July 12, 2022


Cameron Frail, Fisheries Museum of the Atlantic

Idyllic harbour cruises in Lunenburg are a treat for tourists and locals alike.  Hook-nosed grey seals sun in the shallows and dive for schools of oily fleshed mackerel, errant strands of wrack drift amongst the turquoise sunbeams, harbour porpoises breach rhythmically for breath.  And along the waterfront you can see hundreds of years of human labour curated into a neat couple of hours.

On an ordinary day, Chris Selig, a harbour tour operator, and his host of happy customers tour through Lunenburg Harbour and out past battery point.  Just off the starboard side, as the tourists and the tour guide watch the porpoises, a great white shark erupts from below and snatches the unsuspecting porpoise.

This type of encounter, shocking and adrenaline inducing, is not as rare here in the North Atlantic as we may think.  More importantly the presence of white sharks can be a good sign for our ocean ecosystems, and in turn for the foundation of our present-day cultural incarnation – the fisheries.

White sharks are powerful animals.  They evoke in us our most primal connection with the wildness of the sea.  Slate coloured dorsally they blend in with their favourite rocky coastal hunts where they hunt seals and other large mammals.  White Sharks are temperate animals that inhabit the cool waters of the continental shelf, straying south into warmer waters in the winter.  Why we are starting to see a greater number of white sharks is a complex matter.

Historically the Gulf of Maine and the Scotian shelf have been the perfect feeding grounds for this apex predator.  According to Dr. Bob Heuter of Ocearch there is evidence that they’ve always been in this part of the world.  From the 1960’s to the 1990’s, the population of white sharks depleted drastically due to the catching of bycatch species that are critical to the ocean food web.  These bycatch species support a small part of a shark’s diet but are key food source for the larger animals that are white shark’s primary prey.

Climate change and warming waters effects the entire ecosystem, white sharks included.  As that planetary threshold shifts further North the patterns of all ocean life should be viewed in the context of their relationships to several factors (food source availability, changing traditional habitats, general ecosystem health) rather than as isolated events.

Another layer to the increasing sighting of these animals is that as the waters of our once frigid North Atlantic warm, we are seeing an overall increase in human activity in these typically avoided coastal areas.  The fact that there have been so few shark attacks, Dr Heuter says, “speaks to their intelligence as a predatory animal,” and that they know the difference between a seal (food) and a human (not food).  White shark’s evolution predates us by many millions of years, and the feeding habits that made them apex predators were established long before we entered the picture.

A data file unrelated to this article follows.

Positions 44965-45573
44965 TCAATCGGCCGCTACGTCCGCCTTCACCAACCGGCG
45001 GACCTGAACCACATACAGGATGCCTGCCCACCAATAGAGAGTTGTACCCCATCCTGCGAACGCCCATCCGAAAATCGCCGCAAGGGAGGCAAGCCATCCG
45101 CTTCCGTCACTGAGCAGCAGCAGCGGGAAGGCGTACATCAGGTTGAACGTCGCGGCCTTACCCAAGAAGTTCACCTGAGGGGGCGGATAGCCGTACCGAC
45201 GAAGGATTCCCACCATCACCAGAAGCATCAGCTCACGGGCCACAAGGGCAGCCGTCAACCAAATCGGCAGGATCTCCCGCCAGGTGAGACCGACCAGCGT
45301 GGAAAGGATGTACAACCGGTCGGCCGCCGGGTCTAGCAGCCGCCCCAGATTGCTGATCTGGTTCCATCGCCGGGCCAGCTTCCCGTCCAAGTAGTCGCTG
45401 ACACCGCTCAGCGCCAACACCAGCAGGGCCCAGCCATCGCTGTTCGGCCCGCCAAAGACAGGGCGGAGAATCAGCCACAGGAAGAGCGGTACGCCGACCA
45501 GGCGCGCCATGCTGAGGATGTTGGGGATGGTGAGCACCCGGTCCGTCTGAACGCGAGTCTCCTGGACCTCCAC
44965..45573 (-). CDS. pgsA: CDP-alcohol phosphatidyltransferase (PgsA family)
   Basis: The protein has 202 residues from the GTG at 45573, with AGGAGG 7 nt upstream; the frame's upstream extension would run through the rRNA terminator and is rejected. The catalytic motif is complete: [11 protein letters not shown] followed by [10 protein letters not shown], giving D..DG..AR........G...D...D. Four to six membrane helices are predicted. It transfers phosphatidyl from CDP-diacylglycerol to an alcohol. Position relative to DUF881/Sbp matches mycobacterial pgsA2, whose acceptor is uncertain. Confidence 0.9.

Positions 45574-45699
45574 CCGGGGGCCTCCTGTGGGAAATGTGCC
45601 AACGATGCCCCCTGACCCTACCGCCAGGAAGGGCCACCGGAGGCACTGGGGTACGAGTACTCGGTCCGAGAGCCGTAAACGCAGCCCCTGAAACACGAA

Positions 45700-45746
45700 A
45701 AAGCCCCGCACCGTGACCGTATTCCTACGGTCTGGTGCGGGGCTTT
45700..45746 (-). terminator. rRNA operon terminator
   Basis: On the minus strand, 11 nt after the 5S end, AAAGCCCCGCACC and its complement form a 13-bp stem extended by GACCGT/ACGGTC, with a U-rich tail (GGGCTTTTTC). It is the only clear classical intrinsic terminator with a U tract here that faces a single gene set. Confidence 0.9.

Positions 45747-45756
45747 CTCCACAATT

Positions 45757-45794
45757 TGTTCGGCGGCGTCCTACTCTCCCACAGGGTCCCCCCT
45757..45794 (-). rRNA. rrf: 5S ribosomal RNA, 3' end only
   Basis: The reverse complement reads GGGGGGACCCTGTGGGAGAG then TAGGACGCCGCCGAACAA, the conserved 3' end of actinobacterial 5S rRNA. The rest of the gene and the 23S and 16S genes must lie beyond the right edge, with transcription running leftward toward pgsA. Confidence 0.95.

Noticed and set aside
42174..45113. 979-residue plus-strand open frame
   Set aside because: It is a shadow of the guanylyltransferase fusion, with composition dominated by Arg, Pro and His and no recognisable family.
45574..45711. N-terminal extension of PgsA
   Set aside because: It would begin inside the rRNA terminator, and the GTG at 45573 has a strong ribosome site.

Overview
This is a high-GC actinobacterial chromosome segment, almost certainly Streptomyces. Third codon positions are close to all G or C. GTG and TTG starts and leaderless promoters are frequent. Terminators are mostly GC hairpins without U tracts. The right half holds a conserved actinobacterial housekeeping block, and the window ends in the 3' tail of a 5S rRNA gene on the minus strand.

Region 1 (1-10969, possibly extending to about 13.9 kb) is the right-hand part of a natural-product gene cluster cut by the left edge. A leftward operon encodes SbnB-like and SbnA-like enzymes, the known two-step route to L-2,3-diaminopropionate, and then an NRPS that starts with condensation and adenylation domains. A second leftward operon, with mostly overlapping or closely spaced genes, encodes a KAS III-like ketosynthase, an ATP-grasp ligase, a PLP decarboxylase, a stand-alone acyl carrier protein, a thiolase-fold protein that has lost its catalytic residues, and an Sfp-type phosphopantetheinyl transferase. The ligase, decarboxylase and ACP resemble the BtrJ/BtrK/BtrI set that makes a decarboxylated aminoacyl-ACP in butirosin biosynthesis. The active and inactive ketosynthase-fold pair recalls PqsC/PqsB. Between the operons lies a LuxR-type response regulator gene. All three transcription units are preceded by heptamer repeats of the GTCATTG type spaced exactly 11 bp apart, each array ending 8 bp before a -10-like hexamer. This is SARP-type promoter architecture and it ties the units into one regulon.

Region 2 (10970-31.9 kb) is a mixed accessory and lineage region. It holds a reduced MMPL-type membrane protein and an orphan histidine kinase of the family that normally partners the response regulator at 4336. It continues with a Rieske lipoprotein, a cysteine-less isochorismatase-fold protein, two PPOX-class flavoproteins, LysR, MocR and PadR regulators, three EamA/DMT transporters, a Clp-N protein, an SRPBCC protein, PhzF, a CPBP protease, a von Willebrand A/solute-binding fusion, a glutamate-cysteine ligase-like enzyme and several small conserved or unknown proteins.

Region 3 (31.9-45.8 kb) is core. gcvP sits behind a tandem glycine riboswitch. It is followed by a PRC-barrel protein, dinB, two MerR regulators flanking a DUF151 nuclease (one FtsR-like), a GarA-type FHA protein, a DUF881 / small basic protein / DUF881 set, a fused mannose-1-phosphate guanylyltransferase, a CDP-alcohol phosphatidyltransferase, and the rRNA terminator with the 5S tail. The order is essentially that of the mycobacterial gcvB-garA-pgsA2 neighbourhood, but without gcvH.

This presence of white sharks serves as a reminder that the Ocean is a living a wild place, and like other wild places a degree of awareness must be practiced in order to safely and respectfully interact with its wonders.  Check ocean tracking organizations like Ocearch; enjoy ocean recreation with a friend, be on the look out, and be wary of complacent naivety; do not be content with the simple answer or shy away from the ocean’s great complexity.  When the presence of sharks is taken in this context of the ocean’s greater schemes.

Ecosystems, if given the opportunity, have a way of bringing themselves into balance, and the presence of white sharks is a key indicator of a positive trend.  Seals, the cod stealing nemesis of our ground fishery, could be kept in check by the increasing presence of white sharks.  As far as controlling our seal populations Dr. Heuter thinks the task is simple: “let the white sharks do the job.”

The white shark that Chris Selig saw on his harbour tour was a juvenile and could have been Keji:  a 600-pound male tagged by Ocearch in 2012.  Chris Selig and Dr. Heuter both think people should be aware and that there’s surely more white sharks out there that are not tagged.  “When it comes to white sharks in Atlantic Canada, we think we’ve only just uncovered the tip of the iceberg,” Dr. Heuter says. This region is so important for sharks that Ocearch will be commencing their fifth expedition in our waters next month when they head up to Magdalen Islands and the southern coast of Newfoundland to gain a better sense of shark activity in the Gulf of St. Lawrence.

Perhaps unduly, white sharks evoke in us another primal connection to the sea: fear.  But with more information surfacing, and a more open imagination towards the importance of these ancient creatures, perhaps our relationships with the North Atlantic can deepen.  A place whose ancient origins crafted the fabled great white calls for nothing less.

If you wish to learn more about Sharks and efforts scientists are undertaking to better understand these ocean giants go to Ocearch’s wesite at  There you can track behemoth’s like Nukumi, named after the Mi'kmaq word for Grandmother: a 3500-pound great white tagged off West Ironbound Island.  Or stop by the Fisheries Museum of the Atlantic, in Lunenburg, if you think you can stand face to face with a 600 pound portrait of a juvenile white shark named Keji, and speak with our world class interpreters about Sharks and their importance in our North Atlantic fisheries and ecosystems